04 Sep Local NHS reduces Sepsis admissions & mortality rates
NHS Southend and NHS Castle Point and Rochford Clinical Commissioning Groups (CCG) are working together with Southend University Hospital Foundation NHS Trust (SUHFT), Essex Partnership University NHS Foundation Trust (EPUT), Local Authorities and our GPs to reduce sepsis incidences in mid and south east Essex. As a result of this collaborative partnership working there has been a significant reduction in A&E attendances as a result of sepsis.
Attendances at A&E across the Southend locality in 20/21 year to date (YTD) were 67 (-47 on YTD19/20) seeing a 41.2% reduction in admissions. In the Castle Point and Rochford locality 20/21 YTD A&E attendances were 48 (-68 on YTD 19/20) and an even more impressive 58.6% reduction in A&E attendances.
Sepsis mortality rates have also fallen in line with the fall in A&E attendances. In the year to date 20/21 in the Southend locality the mortality figure is 21 (-9 YTD 19/20) which is a 30.0% reduction. Similarly, in Castle Point and Rochford locality 20/21 YTD the mortality figure is 16 (-20 YTD 19/20) an incredible 55.6% reduction.
It’s also positive news with the number of deaths from urinary infections also falling. In Southend locality 20/201 YTD the number is 15 (-13 YTD 19/20) seeing a 46.4% reduction and in Castle Point and Rochford locality 20/21 YTD the number is 17 (-3 YTD 19/20) seeing a 5.0% reduction.
Every year nationally there are 150,000 cases of sepsis, resulting in 44,000 deaths which are more than deaths from bowel, prostate and breast cancer combined. You’re also five times more likely to suffer from sepsis than a heart attack or stroke. Anyone is at risk of getting sepsis, but young children aged 0-4 are particularly at risk.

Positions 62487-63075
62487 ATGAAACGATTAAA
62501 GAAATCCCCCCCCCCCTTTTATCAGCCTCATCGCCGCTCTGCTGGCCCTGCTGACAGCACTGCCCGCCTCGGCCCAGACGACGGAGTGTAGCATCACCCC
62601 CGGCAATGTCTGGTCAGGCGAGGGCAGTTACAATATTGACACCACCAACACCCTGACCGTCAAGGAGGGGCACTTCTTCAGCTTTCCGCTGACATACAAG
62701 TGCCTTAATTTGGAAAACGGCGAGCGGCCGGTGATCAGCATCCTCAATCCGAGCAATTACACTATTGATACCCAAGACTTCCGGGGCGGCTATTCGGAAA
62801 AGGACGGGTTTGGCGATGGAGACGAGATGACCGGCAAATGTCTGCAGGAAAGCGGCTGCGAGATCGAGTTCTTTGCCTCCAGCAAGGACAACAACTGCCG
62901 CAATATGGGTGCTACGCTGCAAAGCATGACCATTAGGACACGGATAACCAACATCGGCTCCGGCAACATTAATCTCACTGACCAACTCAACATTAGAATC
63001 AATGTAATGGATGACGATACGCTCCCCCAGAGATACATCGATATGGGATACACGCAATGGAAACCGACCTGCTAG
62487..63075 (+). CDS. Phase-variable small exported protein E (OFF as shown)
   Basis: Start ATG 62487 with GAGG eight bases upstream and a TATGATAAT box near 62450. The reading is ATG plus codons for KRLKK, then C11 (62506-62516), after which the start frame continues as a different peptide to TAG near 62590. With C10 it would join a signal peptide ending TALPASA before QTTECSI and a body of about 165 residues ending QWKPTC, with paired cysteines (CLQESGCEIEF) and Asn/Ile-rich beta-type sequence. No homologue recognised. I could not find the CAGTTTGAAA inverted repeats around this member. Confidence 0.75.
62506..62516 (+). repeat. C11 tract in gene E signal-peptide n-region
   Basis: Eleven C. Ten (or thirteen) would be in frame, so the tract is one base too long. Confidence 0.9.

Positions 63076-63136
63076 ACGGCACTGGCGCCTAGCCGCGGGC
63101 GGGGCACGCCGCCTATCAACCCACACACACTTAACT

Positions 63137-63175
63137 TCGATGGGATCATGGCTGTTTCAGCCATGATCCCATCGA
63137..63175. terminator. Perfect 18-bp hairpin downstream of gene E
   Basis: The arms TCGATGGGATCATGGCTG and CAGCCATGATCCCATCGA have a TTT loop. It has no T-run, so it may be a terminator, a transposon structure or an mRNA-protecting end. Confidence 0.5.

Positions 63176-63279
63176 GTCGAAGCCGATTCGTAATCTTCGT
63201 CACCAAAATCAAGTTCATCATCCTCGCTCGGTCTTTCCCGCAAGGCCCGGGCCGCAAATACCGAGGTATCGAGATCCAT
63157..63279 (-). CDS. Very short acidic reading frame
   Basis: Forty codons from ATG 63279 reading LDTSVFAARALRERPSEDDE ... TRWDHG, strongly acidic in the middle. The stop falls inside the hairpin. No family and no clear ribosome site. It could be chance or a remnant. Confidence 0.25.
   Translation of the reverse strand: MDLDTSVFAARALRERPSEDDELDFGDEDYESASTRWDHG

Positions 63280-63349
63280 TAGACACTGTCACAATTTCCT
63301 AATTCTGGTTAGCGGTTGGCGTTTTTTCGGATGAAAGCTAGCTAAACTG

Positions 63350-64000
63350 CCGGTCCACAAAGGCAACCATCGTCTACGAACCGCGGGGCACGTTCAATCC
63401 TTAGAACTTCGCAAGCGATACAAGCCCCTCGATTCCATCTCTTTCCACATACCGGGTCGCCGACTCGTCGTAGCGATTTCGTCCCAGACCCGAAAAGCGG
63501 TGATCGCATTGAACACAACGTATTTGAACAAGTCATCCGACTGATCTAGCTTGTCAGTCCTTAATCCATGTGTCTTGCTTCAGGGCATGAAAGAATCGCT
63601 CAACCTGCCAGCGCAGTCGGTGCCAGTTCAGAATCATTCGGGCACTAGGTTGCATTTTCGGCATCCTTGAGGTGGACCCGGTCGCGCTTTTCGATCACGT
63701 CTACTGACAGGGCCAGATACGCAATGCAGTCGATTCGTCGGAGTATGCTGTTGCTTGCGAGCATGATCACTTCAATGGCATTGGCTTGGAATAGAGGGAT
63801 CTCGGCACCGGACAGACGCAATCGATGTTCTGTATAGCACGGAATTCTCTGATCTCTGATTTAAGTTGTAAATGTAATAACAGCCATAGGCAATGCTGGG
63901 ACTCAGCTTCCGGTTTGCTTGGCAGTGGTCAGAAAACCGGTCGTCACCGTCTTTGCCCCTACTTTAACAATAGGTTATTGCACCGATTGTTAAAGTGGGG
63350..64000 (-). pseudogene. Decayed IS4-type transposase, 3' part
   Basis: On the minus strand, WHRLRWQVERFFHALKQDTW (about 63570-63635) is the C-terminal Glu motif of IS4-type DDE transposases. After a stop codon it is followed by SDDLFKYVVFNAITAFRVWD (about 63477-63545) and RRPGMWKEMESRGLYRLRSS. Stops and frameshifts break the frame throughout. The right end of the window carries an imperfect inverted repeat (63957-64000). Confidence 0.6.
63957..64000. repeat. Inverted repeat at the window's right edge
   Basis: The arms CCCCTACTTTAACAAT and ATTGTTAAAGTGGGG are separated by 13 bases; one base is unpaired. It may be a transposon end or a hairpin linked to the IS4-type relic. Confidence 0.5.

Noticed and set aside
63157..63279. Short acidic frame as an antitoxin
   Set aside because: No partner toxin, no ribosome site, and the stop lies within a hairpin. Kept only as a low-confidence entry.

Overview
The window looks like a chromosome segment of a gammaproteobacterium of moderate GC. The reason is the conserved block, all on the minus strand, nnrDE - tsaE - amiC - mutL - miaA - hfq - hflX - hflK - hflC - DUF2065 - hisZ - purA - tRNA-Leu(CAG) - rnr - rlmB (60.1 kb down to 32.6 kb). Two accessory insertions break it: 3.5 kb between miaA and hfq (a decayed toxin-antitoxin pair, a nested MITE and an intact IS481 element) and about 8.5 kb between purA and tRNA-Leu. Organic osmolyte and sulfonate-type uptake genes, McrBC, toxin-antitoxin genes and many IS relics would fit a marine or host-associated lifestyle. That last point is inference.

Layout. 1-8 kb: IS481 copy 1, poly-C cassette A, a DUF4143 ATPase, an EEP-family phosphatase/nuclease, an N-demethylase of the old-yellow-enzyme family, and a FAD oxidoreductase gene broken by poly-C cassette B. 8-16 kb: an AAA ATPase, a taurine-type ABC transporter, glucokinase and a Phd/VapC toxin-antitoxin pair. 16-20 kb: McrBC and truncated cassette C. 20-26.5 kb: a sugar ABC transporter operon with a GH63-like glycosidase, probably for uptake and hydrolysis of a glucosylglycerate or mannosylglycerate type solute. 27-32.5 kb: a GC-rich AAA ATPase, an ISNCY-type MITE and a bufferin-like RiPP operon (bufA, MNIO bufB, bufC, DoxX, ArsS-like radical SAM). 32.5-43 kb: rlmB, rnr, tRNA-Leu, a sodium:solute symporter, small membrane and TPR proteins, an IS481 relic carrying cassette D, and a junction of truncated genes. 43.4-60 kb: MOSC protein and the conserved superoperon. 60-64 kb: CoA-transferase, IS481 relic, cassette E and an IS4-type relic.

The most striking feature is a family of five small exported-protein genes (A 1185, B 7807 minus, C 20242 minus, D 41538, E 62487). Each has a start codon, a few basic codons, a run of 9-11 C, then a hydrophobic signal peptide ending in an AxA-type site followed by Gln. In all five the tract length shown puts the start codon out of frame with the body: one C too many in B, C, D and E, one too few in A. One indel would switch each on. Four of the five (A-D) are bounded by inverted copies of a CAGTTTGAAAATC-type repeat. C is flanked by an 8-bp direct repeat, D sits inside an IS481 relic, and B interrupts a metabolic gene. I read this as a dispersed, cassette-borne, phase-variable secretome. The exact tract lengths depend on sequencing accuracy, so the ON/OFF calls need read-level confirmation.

Sepsis is a life threatening emergency that is caused by the body’s response to an infection that becomes systemic, injuring its own tissues and organs. If not recognised early and treated promptly, sepsis can lead to shock, multiple organ failure and even death. In cases of sepsis, every hour that treatment is delayed the chance of death increases.
An untreated infection may spread to the kidney, causing more pain and illness and can also cause sepsis so good hydration and catheter care make a real difference to prevention.
Some groups of people are more at risk of developing sepsis such as:
- The very young or very old;
- People with a medical condition or receiving medical treatment that weakens their immune system;
- People who are already in hospital with a serious illness;
- People who have just had surgery or who have wounds or injuries as a result of an accident.
Tricia D’Orsi, Deputy Accountable Officer for NHS Southend and NHS Castle Point and Rochford CCG, said:
“The CCG and its partners have worked incredibly hard to reduce admissions in A&E due to Sepsis. That hard work is reflected in the remarkable reduction in admissions which means we are crucially saving more lives. Sepsis can affect anyone at any age. Early recognition is crucial – for every hour that someone with sepsis is left untreated, the chances of survival reduce significantly. It is a very serious medical condition that presents a considerable diagnostic challenge to emergency departments and intensive care clinicians.”
Andy Brogan, Executive Chief Operating Officer & Deputy CEO of Essex Partnership University NHS Trust, said:
“This is really good news and a real example on how we can improve safety and health outcomes for people by working together. Despite initial concern nationally that sepsis rates would increase due to covid-19, these figures demonstrate the hard work that our clinicians, care and domiciliary workforce and training teams have being doing to ensure the signs of deterioration are identified and that appropriate prevention is put in place to save lives”.
Anyone with an infection who starts to feel unwell with any of the following signs should seek medical advice urgently by calling NHS 111 or 999 only in an emergency:
- Slurred speech or confusion;
- Extreme shivering or muscle pain;
- Passing no urine (in a day);
- Severe breathlessness;
- It feels like you’re going to die;
- Skin mottled or discoloured.